Like the aforementioned Stranglehold, there is also a new last man standing skill providing Max with a second chance of survival, as long as he is still packing at least one of his trusty painkillers. This is a great feature to implement but does have its issues. Sometimes instead of bringing you back from the dead, like a fly finally clawing its way out of a glass of whiskey, the game sadistically draws out your death, like a cruel bastard tipping said whiskey glass to leave you once again flitting around desperately before taking an eternal sleep – talk about drowning your sorrows. No bullets? Dead. The bad guy seemingly able to do a Wanted style bullet bend around a pillar which you can only gawp at? Dead. You have probably by now gathered that death is a frequent occurrence in the game. It can be frustrating, but then even video game characters aren’t Superheroes.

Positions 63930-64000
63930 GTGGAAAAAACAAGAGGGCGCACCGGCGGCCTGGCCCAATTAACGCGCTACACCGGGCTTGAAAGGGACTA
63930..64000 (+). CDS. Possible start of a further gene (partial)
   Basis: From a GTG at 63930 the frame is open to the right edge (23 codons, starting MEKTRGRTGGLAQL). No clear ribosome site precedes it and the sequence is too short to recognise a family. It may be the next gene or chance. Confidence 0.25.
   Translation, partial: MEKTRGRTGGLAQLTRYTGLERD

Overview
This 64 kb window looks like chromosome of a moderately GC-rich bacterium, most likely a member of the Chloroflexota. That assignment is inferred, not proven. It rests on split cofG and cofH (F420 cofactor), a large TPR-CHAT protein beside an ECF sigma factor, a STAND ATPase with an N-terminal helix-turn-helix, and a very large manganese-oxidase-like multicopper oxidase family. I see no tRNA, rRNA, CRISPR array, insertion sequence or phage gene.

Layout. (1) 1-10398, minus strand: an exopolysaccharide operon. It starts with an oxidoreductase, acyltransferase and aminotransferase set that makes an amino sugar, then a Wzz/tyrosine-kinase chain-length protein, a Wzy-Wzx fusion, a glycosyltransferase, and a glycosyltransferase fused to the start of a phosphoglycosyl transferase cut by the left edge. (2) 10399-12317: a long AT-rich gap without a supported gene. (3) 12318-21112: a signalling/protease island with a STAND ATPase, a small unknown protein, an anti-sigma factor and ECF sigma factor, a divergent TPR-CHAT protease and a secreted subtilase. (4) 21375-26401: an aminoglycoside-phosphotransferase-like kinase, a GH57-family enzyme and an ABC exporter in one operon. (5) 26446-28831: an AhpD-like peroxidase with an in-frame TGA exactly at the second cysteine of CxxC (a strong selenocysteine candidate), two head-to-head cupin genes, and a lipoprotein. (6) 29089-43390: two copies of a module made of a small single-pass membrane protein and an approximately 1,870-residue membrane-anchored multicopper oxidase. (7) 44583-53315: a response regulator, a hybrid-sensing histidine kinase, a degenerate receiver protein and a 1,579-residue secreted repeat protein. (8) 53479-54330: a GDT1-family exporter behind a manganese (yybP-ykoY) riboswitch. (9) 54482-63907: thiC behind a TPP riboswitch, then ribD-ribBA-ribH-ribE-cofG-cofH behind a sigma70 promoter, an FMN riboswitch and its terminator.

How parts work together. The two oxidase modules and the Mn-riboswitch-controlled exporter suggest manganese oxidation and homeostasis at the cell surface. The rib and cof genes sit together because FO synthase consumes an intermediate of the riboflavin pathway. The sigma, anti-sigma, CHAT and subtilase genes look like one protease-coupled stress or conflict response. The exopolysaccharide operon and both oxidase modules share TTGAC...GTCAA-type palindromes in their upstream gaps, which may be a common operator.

The bullet time and vulnerability therefore add extra strategy to your run of the mill gunfight. The player has to decide – is it really worth diving across a room to shoot two guys when there are clearly many more punks lurking just off camera? Certainly, after making said death defying leap to despatch a few villains, Bruce Willis never then lay prostrate on the ground like an upended turtle only to get plugged by generic bad guy #3.
You’re playing a desperate man in a desperate situation and while the action is perhaps simplistic, it’s the continuing narrative that I’ve hinted at throughout this review that kept me playing. I was Max and felt guilty whenever I screwed up. Like a Brazilian kid playing football in the favelas, I just didn’t want to call it a day. Furthermore, unless you’re fluent in Portuguese then you are – to paraphrase the man himself – just another, “dumb tourist in a place where dumb tourists are less popular than the clap.”